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Literature Study GuidesMacbethAct 5 Scene 1 Summary

Macbeth | Study Guide

William Shakespeare

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Act 5, Scene 1

Professor Regina Buccola of Roosevelt University provides an in-depth summary and analysis of Act 5, Scene 1 of William Shakespeare's play Macbeth.

Macbeth | Act 5, Scene 1 | Summary



A doctor speaks with one of Lady Macbeth's attendants. The attendant describes Lady Macbeth sleepwalking at night, sometimes writing and sealing letters before going back to bed. They see her enter the room holding a candle; she has requested that a candle be at her side at all times. She rubs her hands together as if to wash them. Although the doctor and attendant don't know the details, they understand that she has seen or done something terrible. In her haze, she is remembering Duncan's murder, talking about bloodstains on her hands that will not wash away, rambling about how "we" have nothing to fear, and wondering at how much blood was in the old man. Then, without the doctor or attendant understanding, she appears to be talking to Macbeth—scolding him for his guilt about Banquo and telling him to get to bed. The doctor says her illness is beyond his help and tells the attendant to keep her calm. He suspects the truth behind what she is saying, but he does not want to say it aloud.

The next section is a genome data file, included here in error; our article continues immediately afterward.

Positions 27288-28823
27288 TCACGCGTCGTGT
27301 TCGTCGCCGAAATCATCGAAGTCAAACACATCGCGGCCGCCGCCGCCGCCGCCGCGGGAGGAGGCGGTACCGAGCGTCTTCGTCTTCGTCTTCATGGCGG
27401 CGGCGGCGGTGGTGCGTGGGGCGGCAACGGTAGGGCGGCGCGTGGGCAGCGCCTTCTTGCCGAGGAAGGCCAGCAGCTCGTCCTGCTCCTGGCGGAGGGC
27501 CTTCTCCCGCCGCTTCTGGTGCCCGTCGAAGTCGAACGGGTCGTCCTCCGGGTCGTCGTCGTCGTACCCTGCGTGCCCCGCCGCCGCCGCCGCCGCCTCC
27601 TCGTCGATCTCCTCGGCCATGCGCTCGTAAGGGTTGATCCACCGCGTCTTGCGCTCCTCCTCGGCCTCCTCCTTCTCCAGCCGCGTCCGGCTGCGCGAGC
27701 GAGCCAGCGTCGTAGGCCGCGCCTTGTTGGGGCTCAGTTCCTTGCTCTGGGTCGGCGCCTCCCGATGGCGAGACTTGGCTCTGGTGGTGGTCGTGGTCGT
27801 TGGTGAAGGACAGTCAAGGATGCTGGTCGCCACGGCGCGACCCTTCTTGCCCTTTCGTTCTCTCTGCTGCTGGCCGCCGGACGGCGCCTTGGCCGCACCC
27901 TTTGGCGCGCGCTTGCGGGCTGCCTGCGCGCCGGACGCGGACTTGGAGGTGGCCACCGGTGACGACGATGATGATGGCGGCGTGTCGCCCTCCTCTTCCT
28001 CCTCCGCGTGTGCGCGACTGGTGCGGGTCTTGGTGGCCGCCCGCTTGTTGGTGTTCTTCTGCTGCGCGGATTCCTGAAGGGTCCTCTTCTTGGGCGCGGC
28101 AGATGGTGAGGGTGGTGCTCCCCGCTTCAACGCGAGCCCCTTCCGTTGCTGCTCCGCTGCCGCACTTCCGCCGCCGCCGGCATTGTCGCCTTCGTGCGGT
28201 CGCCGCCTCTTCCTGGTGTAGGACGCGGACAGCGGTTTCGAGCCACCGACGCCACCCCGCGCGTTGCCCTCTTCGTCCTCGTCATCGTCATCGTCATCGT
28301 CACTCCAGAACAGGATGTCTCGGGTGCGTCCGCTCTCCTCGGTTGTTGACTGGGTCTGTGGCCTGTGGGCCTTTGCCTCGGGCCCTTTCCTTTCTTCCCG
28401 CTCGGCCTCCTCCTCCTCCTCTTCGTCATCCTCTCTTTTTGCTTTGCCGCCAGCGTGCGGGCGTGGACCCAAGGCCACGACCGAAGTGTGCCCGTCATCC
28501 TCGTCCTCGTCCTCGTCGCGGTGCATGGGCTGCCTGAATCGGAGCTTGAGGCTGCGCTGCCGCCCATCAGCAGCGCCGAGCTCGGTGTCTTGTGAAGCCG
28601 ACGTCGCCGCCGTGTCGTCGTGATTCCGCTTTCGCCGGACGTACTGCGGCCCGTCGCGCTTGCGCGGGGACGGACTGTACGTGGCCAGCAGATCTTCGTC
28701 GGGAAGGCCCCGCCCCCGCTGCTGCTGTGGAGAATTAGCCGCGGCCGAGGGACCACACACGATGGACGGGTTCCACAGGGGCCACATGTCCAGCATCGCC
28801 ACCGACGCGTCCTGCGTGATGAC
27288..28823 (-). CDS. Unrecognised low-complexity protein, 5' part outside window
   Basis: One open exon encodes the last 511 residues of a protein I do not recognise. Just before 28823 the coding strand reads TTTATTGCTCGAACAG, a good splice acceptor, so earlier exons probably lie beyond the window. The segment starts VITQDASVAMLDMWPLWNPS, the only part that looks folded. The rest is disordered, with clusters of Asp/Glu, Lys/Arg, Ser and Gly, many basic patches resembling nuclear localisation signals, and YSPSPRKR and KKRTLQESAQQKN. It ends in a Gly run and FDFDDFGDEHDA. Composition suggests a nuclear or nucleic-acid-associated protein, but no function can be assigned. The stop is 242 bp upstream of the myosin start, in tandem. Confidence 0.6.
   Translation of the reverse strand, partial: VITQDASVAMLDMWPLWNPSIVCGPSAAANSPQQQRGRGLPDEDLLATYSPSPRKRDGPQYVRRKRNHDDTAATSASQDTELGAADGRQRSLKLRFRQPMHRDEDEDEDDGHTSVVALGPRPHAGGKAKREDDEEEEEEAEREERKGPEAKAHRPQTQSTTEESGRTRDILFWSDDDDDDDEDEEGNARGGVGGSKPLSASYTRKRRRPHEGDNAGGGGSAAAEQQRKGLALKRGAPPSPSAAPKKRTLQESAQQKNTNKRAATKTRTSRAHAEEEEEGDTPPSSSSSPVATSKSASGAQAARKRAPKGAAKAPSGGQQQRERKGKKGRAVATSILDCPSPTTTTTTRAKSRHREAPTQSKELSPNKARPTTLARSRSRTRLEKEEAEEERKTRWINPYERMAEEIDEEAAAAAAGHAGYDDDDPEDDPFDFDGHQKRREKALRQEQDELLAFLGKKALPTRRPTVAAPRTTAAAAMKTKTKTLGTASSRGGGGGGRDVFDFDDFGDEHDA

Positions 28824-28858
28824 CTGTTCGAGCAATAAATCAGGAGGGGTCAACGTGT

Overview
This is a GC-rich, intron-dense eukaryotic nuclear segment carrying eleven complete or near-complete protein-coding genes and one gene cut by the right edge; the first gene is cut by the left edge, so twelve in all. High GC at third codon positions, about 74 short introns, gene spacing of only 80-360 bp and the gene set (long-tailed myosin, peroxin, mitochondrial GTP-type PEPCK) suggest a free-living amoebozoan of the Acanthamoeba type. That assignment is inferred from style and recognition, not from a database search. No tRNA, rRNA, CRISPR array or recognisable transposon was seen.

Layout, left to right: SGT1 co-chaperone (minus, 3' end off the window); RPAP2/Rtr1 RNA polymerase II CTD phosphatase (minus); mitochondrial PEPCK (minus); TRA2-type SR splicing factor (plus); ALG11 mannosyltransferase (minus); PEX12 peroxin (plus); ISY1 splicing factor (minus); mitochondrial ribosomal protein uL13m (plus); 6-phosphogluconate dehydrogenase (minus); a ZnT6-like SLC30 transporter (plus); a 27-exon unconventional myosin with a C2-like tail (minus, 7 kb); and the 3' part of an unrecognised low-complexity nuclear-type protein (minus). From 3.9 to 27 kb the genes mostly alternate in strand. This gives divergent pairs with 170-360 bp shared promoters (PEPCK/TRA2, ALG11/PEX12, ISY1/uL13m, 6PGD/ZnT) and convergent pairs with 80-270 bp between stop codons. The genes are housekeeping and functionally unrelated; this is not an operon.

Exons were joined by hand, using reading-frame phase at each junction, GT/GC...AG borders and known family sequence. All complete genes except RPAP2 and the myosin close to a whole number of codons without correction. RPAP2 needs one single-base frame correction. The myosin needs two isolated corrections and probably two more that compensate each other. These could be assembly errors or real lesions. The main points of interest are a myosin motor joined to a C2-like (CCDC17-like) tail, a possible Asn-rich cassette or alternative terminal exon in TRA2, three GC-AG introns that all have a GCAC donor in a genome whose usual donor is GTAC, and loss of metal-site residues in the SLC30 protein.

Hundreds of years before psychotherapy became a common practice, Macbeth demonstrated the dangers of repressed guilt. In earlier scenes, Lady Macbeth warns her husband against dwelling on his murder of Duncan, lest the guilt drive him to madness. In contrast, Lady Macbeth denies her guilt, justifies their actions, and expresses no hesitation or regret. At this point in the play, the memories of Duncan's murder haunt her dreams, driving her to sleepwalk and hallucinate; she reenacts the murder and attempts to wash imaginary blood from her hands.

Macbeth has now adopted the hardened ambition and rash quickness to action that were once his wife's domain. He orders the death of his friend without hesitation. In addition, he orders the deaths of Macduff's family and servants, all innocents, without a moment's hesitation. Furthermore, even though his wife is gravely ill, he appears to have abandoned her to the care of doctors and servants. This is the first appearance Lady Macbeth has made since the banquet and the first in which she appears without any interaction with her husband, which implies Macbeth's ambition and preoccupation with preserving his power have overshadowed his love for his wife.

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